By AMANDA PAUL
The recent tragic events in Norway have acted as a powerful reminder that no country may claim to be safe from terror and will hopefully prompt an urgent debate on our common challenge: countering xenophobia, intolerance and violent extremism.
All corners of Europe -- from Moscow to Paris -- need to face up to the fact that we have a serious problem on our hands and begin to take serious steps to tackle it. In many parts of Europe, including my own country, the UK, it has unfortunately become almost socially acceptable to be anti-Muslim, with Muslims usually being put into two categories: moderate or extremist. Of course, Muslims are not the only group to suffer: Another appalling example is the treatment of the Roma. Today the Roma are the most discriminated-against group in Europe, with country after country violating European values on a daily basis.
Rather than making piecemeal, often half-hearted efforts to appease this growing climate of dislike for those who apparently do not meet our European mold, European leaders need to start tackling the challenge of building and sustaining societies that are able to embrace diversity instead of rejecting it. One slogan of the EU is “Strength in diversity,” but it somehow seems to have gotten lost along the way.
The Council of Europe recently released a report on diversity in Europe titled “Living together: combining diversity and freedom in 21st-century Europe.” The report focuses on the challenges arising from the resurgence of intolerance and discrimination in Europe and describes several factors that have contributed to the current climate of intolerance and discrimination. These include insecurity stemming from Europe's economic decline, for which many people blame immigrants, the phenomenon of large-scale immigration, distorted images and harmful stereotyping of minorities in the media and uneasiness toward the entire Muslim community as a result of the actions of a few. This last has resulted in Muslims frequently being subject to collective blame for the violence committed by a handful of extremists.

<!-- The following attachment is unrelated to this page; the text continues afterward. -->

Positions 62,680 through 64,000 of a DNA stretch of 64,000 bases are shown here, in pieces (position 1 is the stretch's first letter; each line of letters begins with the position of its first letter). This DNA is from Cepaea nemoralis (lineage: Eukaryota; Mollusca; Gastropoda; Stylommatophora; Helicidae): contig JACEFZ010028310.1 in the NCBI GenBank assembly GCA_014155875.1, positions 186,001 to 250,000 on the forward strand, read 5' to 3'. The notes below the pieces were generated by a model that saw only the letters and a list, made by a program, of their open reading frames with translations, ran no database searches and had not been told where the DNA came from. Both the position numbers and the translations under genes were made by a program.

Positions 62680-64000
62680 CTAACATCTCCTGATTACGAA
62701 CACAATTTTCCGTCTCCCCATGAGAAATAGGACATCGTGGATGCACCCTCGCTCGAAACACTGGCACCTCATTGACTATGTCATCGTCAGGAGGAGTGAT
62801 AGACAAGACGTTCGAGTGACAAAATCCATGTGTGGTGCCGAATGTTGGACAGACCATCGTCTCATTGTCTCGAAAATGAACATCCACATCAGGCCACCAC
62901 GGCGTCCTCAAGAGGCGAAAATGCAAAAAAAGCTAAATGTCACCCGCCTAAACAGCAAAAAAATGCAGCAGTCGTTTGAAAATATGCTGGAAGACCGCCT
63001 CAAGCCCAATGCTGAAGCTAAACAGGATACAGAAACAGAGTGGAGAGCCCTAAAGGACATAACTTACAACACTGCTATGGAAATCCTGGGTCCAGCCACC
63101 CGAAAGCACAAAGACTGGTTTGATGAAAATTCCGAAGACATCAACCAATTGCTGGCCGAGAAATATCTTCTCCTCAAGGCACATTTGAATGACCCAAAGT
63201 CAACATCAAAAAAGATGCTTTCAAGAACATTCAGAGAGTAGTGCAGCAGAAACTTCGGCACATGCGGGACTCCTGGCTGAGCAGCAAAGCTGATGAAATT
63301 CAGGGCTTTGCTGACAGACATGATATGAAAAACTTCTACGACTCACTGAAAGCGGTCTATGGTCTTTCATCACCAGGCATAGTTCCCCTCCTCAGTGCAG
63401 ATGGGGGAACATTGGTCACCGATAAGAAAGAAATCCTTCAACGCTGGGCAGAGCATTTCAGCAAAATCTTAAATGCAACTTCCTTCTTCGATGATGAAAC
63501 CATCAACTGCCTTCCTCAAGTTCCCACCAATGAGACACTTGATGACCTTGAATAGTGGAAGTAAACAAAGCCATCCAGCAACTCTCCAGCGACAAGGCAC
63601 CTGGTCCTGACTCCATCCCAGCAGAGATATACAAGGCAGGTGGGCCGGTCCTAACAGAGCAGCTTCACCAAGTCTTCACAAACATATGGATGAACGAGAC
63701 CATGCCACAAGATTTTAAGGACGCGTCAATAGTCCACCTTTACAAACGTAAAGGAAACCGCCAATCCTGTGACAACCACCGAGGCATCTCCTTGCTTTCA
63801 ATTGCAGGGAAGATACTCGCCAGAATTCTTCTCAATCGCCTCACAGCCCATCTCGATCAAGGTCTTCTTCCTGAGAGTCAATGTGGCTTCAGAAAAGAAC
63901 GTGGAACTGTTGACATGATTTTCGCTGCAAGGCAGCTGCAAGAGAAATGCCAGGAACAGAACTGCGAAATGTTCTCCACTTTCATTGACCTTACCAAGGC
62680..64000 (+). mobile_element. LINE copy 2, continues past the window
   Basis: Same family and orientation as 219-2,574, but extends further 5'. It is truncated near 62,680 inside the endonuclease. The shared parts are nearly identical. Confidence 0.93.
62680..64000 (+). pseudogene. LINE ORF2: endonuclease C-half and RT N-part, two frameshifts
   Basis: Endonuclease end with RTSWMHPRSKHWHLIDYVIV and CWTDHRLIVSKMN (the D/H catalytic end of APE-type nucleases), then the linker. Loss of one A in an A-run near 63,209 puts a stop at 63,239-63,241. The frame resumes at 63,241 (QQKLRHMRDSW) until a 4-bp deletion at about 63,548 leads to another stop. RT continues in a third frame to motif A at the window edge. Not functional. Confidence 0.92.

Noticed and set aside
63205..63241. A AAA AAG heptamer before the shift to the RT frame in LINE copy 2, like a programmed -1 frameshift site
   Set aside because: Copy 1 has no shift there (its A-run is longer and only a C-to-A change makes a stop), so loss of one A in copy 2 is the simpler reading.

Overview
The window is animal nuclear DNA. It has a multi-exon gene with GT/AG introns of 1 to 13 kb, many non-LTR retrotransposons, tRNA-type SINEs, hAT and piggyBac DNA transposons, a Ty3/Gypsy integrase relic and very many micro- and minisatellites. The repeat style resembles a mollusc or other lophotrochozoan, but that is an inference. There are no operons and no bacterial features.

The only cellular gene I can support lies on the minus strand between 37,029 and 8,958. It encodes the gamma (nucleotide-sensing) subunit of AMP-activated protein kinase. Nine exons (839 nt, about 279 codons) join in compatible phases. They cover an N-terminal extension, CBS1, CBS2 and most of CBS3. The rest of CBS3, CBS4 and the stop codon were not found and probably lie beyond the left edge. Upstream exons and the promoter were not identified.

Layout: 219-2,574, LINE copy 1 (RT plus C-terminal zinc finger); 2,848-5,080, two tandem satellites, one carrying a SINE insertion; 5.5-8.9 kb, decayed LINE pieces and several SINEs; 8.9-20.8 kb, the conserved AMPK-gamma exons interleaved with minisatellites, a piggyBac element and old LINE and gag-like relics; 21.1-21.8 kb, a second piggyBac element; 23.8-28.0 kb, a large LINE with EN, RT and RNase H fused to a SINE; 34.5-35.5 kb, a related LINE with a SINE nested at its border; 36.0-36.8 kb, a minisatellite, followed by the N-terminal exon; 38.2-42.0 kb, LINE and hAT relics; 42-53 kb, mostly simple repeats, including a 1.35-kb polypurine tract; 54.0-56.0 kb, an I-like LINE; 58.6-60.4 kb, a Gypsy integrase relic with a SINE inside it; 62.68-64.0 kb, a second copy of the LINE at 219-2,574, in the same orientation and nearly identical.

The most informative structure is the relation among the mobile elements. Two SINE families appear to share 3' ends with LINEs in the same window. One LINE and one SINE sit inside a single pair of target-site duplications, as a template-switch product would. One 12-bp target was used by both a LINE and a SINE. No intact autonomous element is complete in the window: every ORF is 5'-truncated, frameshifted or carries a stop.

Another factor contributing to discrimination is an acute shortage of leaders who can inspire confidence by articulating a clear vision for Europe's future and selling diversity as a source of strength rather than a weakness. Our so-called leaders have a lot to answer for. They have manipulated societies into believing, for example, that the EU's economic woes are the fault of immigrants, when actually the EU needs immigrants to overcome its labour shortages.
Unfortunately Islam is extremely misunderstood in Europe. Because extremists have distorted the whole notion of peaceful and tolerant Islam, people more often than not make an incorrect link between Islam and terrorism. Actually Islam has no link to terrorism whatsoever, as is clearly outlined in Dr. Muhammad Tahir-ul-Qadri's fatwa on terrorism. Islam is a peaceful and tolerant faith and there is an urgent need to educate people about this, promoting the truth about Islam. Unfortunately this is not being done. Rather the noxious vocabulary of political parties on the far right is becoming more and more socially acceptable, and this has begun to be felt in Europe's mainstream politics, with increasingly numbers of such politicians represented in government. Over the last few years there has been a steady trend of European leaders, particularly in countries with large Muslim populations, claiming that multiculturalism has failed, which has only exacerbated the problem.
The extreme right's rhetoric against immigrants and multiculturalism has become part of Europe's political discourse. Unfortunately the majority of Europe's far-right parties, while clearly trying to distance themselves from what happened in Norway, have not uttered a word about making any effort to change their ways. It is important that mainstream political parties challenge far-right groups rather than beginning to play the exact same tune.
The response of Norwegian Prime Minister Jens Stoltenberg to the dreadful events that occurred in his country should be borne in mind by other European leaders, particularly those who have almost gone out of their way to discriminate against their minority populations. He said Norway would respond by embracing more democracy and more openness. Spain's Prime Minister, José Luis Rodríguez Zapatero, has been one of the first European leaders to speak out, demanding a common EU response to fight xenophobia. Spain, of course, went through its own terrorist trauma in 2004. German Chancellor Angela Merkel, who was identified as a target in Breivik's killing manual, has also spoken out, warning that “this hatred of foreigners is our common enemy.”
It is really the responsibility of all the EU's leaders to develop a counter-narrative against that of the far-right parties as well as giving the integration of minorities far more attention on their agendas. Essentially, we need a more mature debate. It is time for Europe to show that there really is strength in diversity, rather than portraying it as some sort of weakness.